NSW 2015 – where will the preferences flow?

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One of the biggest stories of the recent Queensland state election was the huge shift in preference flows towards Labor, with a big drop in the exhaustion rate across the state.

Opinion polling was quite accurate in predicting primary votes, but the method of distributing preferences according to the real flow of preferences at the previous election significantly overstated the two-party-preferred vote for the Liberal National Party.

It shouldn’t have been as much of a surprise as it was – the largest proportion of minor party votes in Queensland in 2012 came from Katter’s Australian Party, who had since dropped in the polls and were only running in a small number of seats.

I blogged about the preference issue shortly after the election, and Antony Green posted about the final vote figures on Tuesday.

There are two major jurisdictions in Australia that use optional preferential voting in single-member electorates, and the other one will be voting in just over a month, in New South Wales.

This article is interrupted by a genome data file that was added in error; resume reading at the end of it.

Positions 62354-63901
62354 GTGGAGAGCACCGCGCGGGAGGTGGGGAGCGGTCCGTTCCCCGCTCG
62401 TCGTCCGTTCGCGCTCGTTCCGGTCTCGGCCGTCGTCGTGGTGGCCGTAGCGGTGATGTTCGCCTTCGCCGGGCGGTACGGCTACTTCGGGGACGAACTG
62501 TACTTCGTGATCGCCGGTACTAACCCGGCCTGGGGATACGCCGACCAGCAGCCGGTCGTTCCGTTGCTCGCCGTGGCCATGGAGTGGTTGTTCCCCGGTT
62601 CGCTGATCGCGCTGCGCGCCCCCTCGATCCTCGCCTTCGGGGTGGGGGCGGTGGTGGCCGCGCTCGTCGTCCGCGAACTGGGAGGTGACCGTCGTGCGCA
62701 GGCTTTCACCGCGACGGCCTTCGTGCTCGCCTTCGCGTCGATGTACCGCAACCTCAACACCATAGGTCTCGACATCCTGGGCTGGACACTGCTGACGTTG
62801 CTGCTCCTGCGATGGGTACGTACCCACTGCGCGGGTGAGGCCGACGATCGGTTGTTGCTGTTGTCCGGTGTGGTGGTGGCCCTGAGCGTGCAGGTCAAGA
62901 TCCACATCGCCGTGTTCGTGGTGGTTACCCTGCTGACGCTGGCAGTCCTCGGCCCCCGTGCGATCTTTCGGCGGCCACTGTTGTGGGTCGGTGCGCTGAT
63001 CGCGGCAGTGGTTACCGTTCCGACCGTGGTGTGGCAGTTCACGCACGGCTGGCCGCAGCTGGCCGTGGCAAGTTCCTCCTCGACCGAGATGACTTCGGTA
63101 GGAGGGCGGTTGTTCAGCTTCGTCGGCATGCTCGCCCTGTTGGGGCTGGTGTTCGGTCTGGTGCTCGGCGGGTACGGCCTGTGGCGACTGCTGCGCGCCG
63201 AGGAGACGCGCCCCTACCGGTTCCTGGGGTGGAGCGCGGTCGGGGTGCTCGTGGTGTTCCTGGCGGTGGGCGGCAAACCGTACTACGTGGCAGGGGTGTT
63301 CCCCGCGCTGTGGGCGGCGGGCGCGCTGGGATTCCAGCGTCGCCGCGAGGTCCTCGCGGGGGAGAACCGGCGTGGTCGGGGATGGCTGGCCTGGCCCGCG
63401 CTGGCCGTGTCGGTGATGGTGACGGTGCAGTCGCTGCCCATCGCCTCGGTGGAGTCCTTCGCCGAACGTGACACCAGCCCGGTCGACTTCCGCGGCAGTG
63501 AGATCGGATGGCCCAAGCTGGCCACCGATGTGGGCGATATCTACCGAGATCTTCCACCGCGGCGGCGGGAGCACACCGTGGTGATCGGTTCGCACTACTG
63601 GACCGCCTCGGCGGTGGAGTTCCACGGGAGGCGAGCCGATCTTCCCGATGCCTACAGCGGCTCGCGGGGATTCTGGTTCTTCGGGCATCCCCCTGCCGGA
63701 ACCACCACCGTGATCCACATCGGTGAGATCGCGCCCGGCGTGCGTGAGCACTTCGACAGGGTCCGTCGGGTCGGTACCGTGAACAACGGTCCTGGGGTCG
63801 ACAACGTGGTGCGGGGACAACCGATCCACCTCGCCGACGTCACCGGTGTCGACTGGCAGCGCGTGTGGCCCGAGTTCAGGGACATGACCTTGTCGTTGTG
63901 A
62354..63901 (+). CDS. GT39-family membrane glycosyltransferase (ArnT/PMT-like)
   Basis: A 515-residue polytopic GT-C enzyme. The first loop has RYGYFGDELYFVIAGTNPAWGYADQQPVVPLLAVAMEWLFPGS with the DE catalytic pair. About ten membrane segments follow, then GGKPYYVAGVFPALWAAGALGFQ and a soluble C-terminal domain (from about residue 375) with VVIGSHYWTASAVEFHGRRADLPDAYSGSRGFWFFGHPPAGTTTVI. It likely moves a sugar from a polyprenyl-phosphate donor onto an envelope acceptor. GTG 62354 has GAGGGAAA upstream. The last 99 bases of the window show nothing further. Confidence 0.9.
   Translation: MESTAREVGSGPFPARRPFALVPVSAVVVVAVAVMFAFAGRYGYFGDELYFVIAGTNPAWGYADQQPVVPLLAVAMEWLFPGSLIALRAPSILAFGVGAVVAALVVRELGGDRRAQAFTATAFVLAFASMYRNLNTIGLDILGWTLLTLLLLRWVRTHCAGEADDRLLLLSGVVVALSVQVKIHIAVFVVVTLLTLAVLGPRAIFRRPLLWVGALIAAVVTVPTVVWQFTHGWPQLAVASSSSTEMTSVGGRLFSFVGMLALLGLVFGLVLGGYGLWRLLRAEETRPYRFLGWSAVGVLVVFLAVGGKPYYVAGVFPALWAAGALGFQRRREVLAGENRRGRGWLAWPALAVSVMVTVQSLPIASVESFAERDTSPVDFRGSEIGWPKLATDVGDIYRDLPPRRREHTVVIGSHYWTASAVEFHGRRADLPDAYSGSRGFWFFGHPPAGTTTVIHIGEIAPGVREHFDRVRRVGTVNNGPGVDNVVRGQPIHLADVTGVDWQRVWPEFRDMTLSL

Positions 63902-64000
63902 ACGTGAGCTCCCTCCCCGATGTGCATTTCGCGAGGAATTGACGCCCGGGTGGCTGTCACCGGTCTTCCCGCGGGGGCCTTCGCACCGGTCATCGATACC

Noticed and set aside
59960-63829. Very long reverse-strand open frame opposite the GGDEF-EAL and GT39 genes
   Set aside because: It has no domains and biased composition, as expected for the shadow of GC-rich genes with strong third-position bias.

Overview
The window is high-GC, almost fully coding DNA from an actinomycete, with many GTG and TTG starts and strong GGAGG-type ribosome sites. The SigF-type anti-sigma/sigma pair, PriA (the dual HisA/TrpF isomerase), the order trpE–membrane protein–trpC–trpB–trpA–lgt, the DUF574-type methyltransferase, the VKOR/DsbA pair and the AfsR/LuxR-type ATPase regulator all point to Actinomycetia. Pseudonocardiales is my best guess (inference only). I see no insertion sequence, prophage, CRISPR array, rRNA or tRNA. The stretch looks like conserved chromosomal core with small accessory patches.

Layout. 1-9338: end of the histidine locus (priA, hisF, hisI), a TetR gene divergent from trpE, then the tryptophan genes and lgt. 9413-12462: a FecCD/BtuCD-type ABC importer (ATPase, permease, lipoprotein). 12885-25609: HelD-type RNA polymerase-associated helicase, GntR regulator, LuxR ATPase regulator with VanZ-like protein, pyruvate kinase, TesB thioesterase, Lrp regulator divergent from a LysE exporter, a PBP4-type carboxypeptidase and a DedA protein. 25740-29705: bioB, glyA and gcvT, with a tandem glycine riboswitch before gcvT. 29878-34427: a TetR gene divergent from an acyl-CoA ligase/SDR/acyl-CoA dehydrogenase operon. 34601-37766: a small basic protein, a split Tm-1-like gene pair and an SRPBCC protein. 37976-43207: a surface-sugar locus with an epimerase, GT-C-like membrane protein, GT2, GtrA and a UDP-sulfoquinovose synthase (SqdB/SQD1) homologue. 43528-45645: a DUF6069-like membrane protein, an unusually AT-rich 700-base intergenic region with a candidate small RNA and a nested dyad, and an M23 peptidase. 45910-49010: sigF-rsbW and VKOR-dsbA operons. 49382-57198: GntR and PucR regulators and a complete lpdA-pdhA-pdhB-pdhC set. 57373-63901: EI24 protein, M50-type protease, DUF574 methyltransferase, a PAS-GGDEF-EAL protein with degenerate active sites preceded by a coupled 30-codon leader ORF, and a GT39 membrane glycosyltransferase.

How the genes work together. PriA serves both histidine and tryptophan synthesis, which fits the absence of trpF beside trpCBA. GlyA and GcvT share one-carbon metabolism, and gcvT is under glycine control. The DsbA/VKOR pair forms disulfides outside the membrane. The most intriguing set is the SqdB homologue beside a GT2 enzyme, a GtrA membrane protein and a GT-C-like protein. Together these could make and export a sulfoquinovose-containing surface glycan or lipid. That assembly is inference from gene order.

Like in Queensland, the last New South Wales election saw a big drop in the Labor vote and a majority of Labor’s seats being lost to the Coalition. We also saw a big decline in the number of seats where the Greens opted to preference Labor (as opposed to issuing a ‘just vote 1’ how-to-vote).

So I was curious whether there had been a significant drop in preference flows to Labor in 2011, that could possibly revert to form in 2015.

The following table shows the proportion of minor party preferences flowing to Labor, the Coalition or exhausting.

ElectionALP preferencesLNP preferencesExhausted
200326.92%16.37%56.70%
200726.87%18.57%54.56%
201124.13%20.66%55.21%

Unlike Queensland, there was only a minor shift in preferences – LNP preferences increased by just over 2%, and Labor preferences dropped by just under 3%, with the remainder resulting in an increase in exhausted preferences.

This isn’t surprising, considering that there was no party playing a similar role to KAP in the 2011 election.